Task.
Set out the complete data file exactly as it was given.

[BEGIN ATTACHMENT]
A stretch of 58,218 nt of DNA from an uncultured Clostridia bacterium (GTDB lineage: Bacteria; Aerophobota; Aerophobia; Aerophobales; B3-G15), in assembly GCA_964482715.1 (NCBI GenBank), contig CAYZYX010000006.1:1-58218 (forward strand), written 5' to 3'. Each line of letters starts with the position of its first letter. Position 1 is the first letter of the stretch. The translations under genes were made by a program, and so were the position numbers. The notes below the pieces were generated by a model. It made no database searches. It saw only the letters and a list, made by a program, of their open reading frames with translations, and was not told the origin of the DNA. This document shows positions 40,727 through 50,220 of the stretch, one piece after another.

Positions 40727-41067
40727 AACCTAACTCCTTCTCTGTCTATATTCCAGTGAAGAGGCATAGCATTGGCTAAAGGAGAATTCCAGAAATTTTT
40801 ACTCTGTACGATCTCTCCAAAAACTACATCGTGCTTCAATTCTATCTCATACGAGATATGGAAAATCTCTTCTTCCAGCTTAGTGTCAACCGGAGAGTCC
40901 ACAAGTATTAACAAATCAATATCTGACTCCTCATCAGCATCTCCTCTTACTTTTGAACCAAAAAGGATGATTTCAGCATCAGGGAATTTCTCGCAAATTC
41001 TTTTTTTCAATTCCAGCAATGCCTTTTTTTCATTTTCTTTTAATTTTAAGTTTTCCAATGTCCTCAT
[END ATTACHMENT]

A stretch of 58,218 nt of DNA from an uncultured Clostridia bacterium (GTDB lineage: Bacteria; Aerophobota; Aerophobia; Aerophobales; B3-G15), in assembly GCA_964482715.1 (NCBI GenBank), contig CAYZYX010000006.1:1-58218 (forward strand), written 5' to 3'. Each line of letters starts with the position of its first letter. Position 1 is the first letter of the stretch. The translations under genes were made by a program, and so were the position numbers. The notes below the pieces were generated by a model. It made no database searches. It saw only the letters and a list, made by a program, of their open reading frames with translations, and was not told the origin of the DNA. This document shows positions 40,727 through 50,220 of the stretch, one piece after another.

Positions 40727-41067
40727 AACCTAACTCCTTCTCTGTCTATATTCCAGTGAAGAGGCATAGCATTGGCTAAAGGAGAATTCCAGAAATTTTT
40801 ACTCTGTACGATCTCTCCAAAAACTACATCGTGCTTCAATTCTATCTCATACGAGATATGGAAAATCTCTTCTTCCAGCTTAGTGTCAACCGGAGAGTCC
40901 ACAAGTATTAACAAATCAATATCTGACTCCTCATCAGCATCTCCTCTTACTTTTGAACCAAAAAGGATGATTTCAGCATCAGGGAATTTCTCGCAAATTC
41001 TTTTTTTCAATTCCAGCAATGCCTTTTTTTCATTTTCTTTTAATTTTAAGTTTTCCAATGTCCTCAT